He would just have to trust his Master's plans.

The Force painted two other presences, less powerful than the one standing in front of him, on Maul's mental radar. He turned, lightsaber-hum following.

The first being to run out of the tangle of trees, lightsaber pin-wheeling, Maul had last seen as an obstacle to his escape from the dark, oil-scented laboratory where he had awoken. The foppish human! And close behind him, a young Togruta, skinny as a sapling and carrying her lightsaber in a reverse grip. When she saw Maul, her face morphed from falcon-fierce determination to slack confusion and back again. She drew herself up and glared, but the effect to Maul was more comical than frightening, like a baby bird half-fledged and trying to fly.

She called across the clearing to the Chosen One. "Master! They worked for Doctor Vindi."

Vindi…? But Maul used his confusion and sense of being out of place, focused the sand and grit of them into a diamond. He remembered what had driven him before, what he knew most familiarly.

The desire for revenge on these soft Jedi, pretending as they did to be strong in their weaknesses of numbers and stilted training and half-hearted efforts. Their very existence injured the Force, made it fight within itself, light versus dark.

He would take the Padawan first, to tear at the mind of the Master without any extra effort. This too was vaguely familiar.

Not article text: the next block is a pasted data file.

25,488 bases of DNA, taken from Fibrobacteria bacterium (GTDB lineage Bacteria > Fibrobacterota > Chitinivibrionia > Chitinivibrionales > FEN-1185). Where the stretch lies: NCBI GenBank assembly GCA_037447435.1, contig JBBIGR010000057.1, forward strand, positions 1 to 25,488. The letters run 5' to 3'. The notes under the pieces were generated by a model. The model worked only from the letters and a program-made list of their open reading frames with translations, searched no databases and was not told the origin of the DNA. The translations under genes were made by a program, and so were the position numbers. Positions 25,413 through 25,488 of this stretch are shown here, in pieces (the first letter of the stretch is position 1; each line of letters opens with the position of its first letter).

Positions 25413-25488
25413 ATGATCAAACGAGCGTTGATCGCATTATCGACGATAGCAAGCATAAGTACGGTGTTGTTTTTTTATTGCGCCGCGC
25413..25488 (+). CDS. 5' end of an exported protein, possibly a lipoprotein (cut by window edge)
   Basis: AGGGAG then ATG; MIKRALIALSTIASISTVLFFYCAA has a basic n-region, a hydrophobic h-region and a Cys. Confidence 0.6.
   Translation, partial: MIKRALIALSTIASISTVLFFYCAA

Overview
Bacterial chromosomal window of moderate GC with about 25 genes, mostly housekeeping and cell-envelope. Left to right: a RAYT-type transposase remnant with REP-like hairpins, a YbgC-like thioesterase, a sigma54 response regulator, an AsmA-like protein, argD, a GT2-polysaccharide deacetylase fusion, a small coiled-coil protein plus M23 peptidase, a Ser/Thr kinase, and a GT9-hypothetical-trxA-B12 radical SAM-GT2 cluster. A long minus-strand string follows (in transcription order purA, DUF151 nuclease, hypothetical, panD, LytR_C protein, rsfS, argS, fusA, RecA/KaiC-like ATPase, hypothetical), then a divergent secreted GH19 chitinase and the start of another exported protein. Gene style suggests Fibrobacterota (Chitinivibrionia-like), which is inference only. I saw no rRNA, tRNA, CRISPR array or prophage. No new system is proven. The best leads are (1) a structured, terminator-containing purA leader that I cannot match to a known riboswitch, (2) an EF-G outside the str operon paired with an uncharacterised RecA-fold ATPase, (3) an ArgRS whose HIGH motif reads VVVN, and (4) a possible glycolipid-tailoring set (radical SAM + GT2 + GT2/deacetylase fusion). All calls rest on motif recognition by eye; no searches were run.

He spun his lightsaber as a crimson-blurred shield between himself and the others and headed for the Padawan.

They traded strikes. She was fast, using her shorter reach to rare advantage to shield herself with a close guard that at the same time threatened his saber hilt or hands. But he drove her backward, both of them stepping over and around rocks and trees roots that they could not take the time to see. He changed his strategy, gave a few quick jabs. The Master was distracted with his own fight--

He saw an opening where he could kick her in the side and took it almost instinctively. But his body did not work the way he expected anymore, didn't weigh the same. He kicked too high and far, and scraped her shoulder but did not solidly connect as she darted forward to slash at the tubes and cords of his leg.

Livid, Maul caught the slash on his lightsaber and her shoulder in his talons on the backswing as best he could. Her two-handed grip on her weapon jerked backwards as he clamped onto her neck and shoulder. For the first time, he found something good about the machinery; with the semi-dexterous talons he pushed the Togruta backwards , off balance. She fell; he stepped onto her hand left holding her lightsaber and stabbed for her throat.